Triflin' Negroes Like Jerome Adams, Explained

Illustration for article titled Triflin' Negroes Like Jerome Adams, Explained
Photo: Alex Wong (Getty Images)

So I guess you’re back with the explainer thing for good, huh?

I wouldn’t say that. I didn’t watch The Color Purple until 2011, so you know I don’t like to commit to things.


That makes no sense.

Neither does RZA calling himself Bobby Digital but doing his IG Live battle through a Sony Pressman. But it doesn’t have to make sense to be true.

OoooooooooK. So who is Jerome Adams?

Jerome Adams is an anesthesiologist who’s been Surgeon General since 2017. He’s also from Maryland, grew up on a farm and kinda sorta looks like a guy in a ‘90's black movie who left the main character’s cousin for his (white) grad assistant.

You mean the “Michael Beach”?

Yes! He’s definitely from the Michael Beach form of “traditionally attractive lightskint men who embezzle their children’s trust funds for essential oil pyramid schemes.


Hmm. That seems unfair. Feels like you’re projecting personal qualities onto him based on the fact that he was appointed by Donald Trump.

I’m not! (At least, not yet. I’ll get there soon.) I’m just saying who he’d be cast as in a black movie from 1999.


But, you have to admit that there is with each of the black people placed in prominent positions by Trump. Ben Carson hasn’t been awake since season 2 of Insecure. (And sounds EXACTLY LIKE KEVIN COSTNER when he speaks. Seriously. Go listen to him speak and then listen to Kevin Costner speak. It’s the exact same voice.) Omarosa is somehow a church lady now. And Jerome Adams will steal your porch steps while you’re on vacation.

Seriously though, the sort of black person who’d volunteer to be politically aligned with Trump has some severe sensibility and morality deficits. You need them to be able to sacrifice your soul for a seat at that wretched table. Basically, you need to be triflin’ as fuck. And Jerome Adams is proof of that rule.


Makes sense. So why is he in the news today?

During a press conference Friday afternoon, Adams made a direct appeal to blacks and other people of color to “step up,” asking us to “avoid alcohol, tobacco and drugs” to help stop the spread of COVID-19.


This alone is a bizarre and dangerous thing for the surgeon general to say, for no other reason than the fact that we know that structural racism is why the coronavirus has a disproportionate impact on us, not behavior. And we know Adams is aware of and spoke on this too, which makes his statement just odd. Maybe he went off-script. Maybe he has a charge implanted in him that shocks him whenever he’s not blaming us enough. I don’t know. I do know that what followed was even more absurd.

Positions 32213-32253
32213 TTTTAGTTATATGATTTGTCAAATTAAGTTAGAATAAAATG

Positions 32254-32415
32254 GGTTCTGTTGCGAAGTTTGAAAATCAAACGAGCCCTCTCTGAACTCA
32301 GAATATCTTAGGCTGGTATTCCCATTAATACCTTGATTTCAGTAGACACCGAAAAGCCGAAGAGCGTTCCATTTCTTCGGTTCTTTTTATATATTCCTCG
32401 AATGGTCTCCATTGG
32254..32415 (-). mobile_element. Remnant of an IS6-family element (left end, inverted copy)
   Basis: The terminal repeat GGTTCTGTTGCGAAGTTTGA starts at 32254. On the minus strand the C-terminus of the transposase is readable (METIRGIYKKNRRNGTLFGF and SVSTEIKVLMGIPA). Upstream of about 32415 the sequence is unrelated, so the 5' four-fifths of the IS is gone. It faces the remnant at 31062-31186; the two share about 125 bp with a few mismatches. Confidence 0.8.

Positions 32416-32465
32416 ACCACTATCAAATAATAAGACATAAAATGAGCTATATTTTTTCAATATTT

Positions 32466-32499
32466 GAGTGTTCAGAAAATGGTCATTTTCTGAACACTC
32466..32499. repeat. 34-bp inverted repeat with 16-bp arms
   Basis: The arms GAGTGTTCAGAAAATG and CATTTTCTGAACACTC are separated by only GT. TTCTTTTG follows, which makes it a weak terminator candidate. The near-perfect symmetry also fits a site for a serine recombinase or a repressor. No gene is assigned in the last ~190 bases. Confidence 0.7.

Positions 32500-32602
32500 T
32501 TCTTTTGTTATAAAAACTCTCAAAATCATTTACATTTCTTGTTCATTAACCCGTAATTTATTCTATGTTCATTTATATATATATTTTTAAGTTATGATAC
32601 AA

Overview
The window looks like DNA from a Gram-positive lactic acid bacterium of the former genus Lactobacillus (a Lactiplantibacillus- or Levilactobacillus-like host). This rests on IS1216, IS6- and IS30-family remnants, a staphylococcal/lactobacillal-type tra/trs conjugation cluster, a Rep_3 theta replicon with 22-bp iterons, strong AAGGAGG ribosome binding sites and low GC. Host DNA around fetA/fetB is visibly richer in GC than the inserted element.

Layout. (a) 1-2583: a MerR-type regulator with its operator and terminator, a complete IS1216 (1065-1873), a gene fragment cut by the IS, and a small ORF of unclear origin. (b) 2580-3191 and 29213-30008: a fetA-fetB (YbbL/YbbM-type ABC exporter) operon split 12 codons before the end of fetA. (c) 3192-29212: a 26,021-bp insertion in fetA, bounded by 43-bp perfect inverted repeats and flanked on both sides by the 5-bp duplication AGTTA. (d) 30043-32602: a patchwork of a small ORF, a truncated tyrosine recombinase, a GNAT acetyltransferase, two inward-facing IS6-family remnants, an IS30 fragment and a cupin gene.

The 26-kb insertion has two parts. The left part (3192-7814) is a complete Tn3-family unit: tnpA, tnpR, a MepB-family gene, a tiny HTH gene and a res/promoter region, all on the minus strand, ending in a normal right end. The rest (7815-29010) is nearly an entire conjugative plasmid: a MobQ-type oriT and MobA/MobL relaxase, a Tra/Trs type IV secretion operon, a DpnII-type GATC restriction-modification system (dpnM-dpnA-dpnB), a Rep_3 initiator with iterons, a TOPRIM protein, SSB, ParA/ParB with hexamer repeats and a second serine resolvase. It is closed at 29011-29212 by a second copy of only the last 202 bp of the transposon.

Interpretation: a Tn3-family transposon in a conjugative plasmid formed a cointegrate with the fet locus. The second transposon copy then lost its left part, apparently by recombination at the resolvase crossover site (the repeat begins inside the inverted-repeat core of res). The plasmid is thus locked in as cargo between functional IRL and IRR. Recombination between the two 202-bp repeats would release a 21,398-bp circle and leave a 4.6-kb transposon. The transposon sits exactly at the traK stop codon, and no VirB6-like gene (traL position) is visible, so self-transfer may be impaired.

What happened?

Adams continued by asking us to “do it for your Abuela, do it for your grandaddy, do it for your Big Mama, do it for your pop pop”—a stream of ham-fisted racial colloquializations that imply that the only way to communicate to us is by speaking “our language.”


You can almost picture him thinking “These nigg(er)s won’t get it unless I remind them about Big Mama’s high sugar.

What’s so bad about that, though? I mean, he’s just using the language that many of us use ourselves.


Because you can’t divorce language from context. This is the head medical officer in the country, speaking to the entire country and choosing to infantilize the most vulnerable and hardest-hit communities during the greatest public health crisis of the last 100 years. And that he works for the Trump administration—which came to and remains in power by substituting the dog whistle with a bullhorn—matters. He spoke to us the way they believe we need to be spoken to. He might as well have just squirted some hot sauce on the podium, too.

This is also why it sounded so damn unnatural, like a bot who learned how to speak by reading 100,000 “black” tweets. Even if he wasn’t the surgeon general and was just my cousin Jerome at a game night and said “we need to step up for Granddaddy and Big Mama,” I’d wonder who killed him and replaced him with a black male Bhad Bhabie.


You know, this reminds me of the criticisms of how Barack Obama speaks to young black people, and that...

I’m sorry. I can’t hear you. The signal’s breaking.

Oh, I was just saying that when he’s in front of us, it seems like he speaks down sometimes, and ...


Yeah, the signal’s dead now. I’m sorry. I gotta go.

Damon Young is the editor-in-chief of VSB, a contributing opinion writer for The New York Times, and the author of What Doesn't Kill You Makes You Blacker (Ecco/HarperCollins)


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